A report by WSJ claims Google is anxious over Samsung's growing dominance in the Android handset market. Combined, Apple and Samsung account for roughly 98 percent of all revenue from smartphones sold. If Samsung were to leave the Android market or develop a custom version of Android, it could have major implications for Google's mobile revenue.
The site also mentions that within the Android ecosystem, Samsung accounts for 40 percent of all phones sold. The closest competitor is Huawei, at a distant second place with a marketshare of only 6.6 percent.
If Samsung were to split from Android, it would pull the carpet from under Google's feet. Apple and Samsung take roughly 98% of all revenue from smartphones sold, leaving just 2% to HTC, Sony, Motorola, LG and more. Even more worrying for Google, Samsung could choose to release a custom version of Android - like Amazon did with the Kindle Fire - which runs it's own software and bares little resemblance to Android. If Samsung chose to follow this path, it could also choose to block Google out and decrease their revenue from mobile ads significantly.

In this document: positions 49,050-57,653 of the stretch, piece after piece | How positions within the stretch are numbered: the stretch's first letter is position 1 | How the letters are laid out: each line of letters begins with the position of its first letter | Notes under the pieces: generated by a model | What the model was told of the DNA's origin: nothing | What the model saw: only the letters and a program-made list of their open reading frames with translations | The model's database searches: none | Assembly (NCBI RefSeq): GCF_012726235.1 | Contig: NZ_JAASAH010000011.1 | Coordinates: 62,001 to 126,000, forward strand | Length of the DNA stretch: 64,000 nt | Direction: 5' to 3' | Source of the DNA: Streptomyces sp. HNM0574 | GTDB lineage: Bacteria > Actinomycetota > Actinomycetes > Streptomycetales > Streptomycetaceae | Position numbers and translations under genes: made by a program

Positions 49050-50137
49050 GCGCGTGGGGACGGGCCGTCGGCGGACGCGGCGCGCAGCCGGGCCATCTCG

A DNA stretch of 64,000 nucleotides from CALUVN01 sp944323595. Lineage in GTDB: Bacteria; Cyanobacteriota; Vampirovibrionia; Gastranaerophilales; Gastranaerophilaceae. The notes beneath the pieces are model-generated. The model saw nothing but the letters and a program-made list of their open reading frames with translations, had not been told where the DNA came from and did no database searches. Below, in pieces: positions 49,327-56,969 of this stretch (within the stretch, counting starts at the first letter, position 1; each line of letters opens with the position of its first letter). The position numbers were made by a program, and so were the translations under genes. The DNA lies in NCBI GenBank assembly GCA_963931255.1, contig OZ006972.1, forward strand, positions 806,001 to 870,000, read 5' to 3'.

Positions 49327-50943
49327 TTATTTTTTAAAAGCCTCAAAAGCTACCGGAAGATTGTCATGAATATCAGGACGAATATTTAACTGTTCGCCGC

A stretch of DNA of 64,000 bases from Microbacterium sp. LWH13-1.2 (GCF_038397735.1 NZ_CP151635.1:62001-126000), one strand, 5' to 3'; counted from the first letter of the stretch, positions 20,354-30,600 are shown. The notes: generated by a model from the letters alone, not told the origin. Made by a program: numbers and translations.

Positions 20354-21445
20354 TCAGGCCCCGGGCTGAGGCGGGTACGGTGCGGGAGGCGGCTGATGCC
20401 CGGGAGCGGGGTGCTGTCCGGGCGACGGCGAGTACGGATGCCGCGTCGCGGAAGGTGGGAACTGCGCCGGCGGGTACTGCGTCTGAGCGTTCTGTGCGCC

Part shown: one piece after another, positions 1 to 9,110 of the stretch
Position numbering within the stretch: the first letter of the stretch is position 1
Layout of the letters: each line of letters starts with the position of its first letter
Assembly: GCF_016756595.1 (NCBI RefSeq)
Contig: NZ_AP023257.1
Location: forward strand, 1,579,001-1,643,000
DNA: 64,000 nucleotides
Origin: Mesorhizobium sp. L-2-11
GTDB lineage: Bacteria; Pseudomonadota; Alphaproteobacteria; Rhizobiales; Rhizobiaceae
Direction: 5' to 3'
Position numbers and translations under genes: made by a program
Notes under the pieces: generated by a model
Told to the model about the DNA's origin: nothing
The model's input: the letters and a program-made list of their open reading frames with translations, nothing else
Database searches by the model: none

Google does still have Motorola - which it purchased for an eye-watering $12.5 billion last year - to manufacture phones, however, the power Motorola yields is small; Google has openly admitted that the partnership has not yet started bearing fruit, with Google deciding to manufacture their Nexus 7 tablet with ASUS and their Nexus phone with LG. Google is rumoured to be creating an "X phone" which will compete - and, Google hopes, beat - their rivals at Samsung.